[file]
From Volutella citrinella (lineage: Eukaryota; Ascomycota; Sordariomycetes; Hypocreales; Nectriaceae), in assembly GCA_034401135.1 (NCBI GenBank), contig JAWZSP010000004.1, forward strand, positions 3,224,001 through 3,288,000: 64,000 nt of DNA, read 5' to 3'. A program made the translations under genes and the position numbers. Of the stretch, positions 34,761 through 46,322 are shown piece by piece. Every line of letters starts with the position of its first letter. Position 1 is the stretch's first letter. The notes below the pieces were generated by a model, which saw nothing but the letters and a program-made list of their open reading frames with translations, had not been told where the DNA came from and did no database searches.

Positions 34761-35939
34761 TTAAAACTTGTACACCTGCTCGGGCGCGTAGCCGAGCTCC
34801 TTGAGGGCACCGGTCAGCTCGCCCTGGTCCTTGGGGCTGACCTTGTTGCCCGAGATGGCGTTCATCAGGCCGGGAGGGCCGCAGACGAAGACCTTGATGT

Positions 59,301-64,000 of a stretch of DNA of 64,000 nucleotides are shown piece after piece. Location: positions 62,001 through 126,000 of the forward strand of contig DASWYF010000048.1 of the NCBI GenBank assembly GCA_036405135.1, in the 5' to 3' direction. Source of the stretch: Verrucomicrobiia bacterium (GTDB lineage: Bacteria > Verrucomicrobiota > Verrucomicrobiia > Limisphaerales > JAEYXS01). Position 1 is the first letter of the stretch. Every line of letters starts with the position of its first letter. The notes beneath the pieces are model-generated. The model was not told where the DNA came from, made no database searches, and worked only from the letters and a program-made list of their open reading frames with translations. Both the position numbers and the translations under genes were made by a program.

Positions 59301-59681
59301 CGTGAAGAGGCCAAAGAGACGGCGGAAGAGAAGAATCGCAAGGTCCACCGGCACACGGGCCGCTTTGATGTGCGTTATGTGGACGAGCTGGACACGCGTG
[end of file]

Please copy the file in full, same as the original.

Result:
From Volutella citrinella (lineage: Eukaryota; Ascomycota; Sordariomycetes; Hypocreales; Nectriaceae), in assembly GCA_034401135.1 (NCBI GenBank), contig JAWZSP010000004.1, forward strand, positions 3,224,001 through 3,288,000: 64,000 nt of DNA, read 5' to 3'. A program made the translations under genes and the position numbers. Of the stretch, positions 34,761 through 46,322 are shown piece by piece. Every line of letters starts with the position of its first letter. Position 1 is the stretch's first letter. The notes below the pieces were generated by a model, which saw nothing but the letters and a program-made list of their open reading frames with translations, had not been told where the DNA came from and did no database searches.

Positions 34761-35939
34761 TTAAAACTTGTACACCTGCTCGGGCGCGTAGCCGAGCTCC
34801 TTGAGGGCACCGGTCAGCTCGCCCTGGTCCTTGGGGCTGACCTTGTTGCCCGAGATGGCGTTCATCAGGCCGGGAGGGCCGCAGACGAAGACCTTGATGT

Positions 59,301-64,000 of a stretch of DNA of 64,000 nucleotides are shown piece after piece. Location: positions 62,001 through 126,000 of the forward strand of contig DASWYF010000048.1 of the NCBI GenBank assembly GCA_036405135.1, in the 5' to 3' direction. Source of the stretch: Verrucomicrobiia bacterium (GTDB lineage: Bacteria > Verrucomicrobiota > Verrucomicrobiia > Limisphaerales > JAEYXS01). Position 1 is the first letter of the stretch. Every line of letters starts with the position of its first letter. The notes beneath the pieces are model-generated. The model was not told where the DNA came from, made no database searches, and worked only from the letters and a program-made list of their open reading frames with translations. Both the position numbers and the translations under genes were made by a program.

Positions 59301-59681
59301 CGTGAAGAGGCCAAAGAGACGGCGGAAGAGAAGAATCGCAAGGTCCACCGGCACACGGGCCGCTTTGATGTGCGTTATGTGGACGAGCTGGACACGCGTG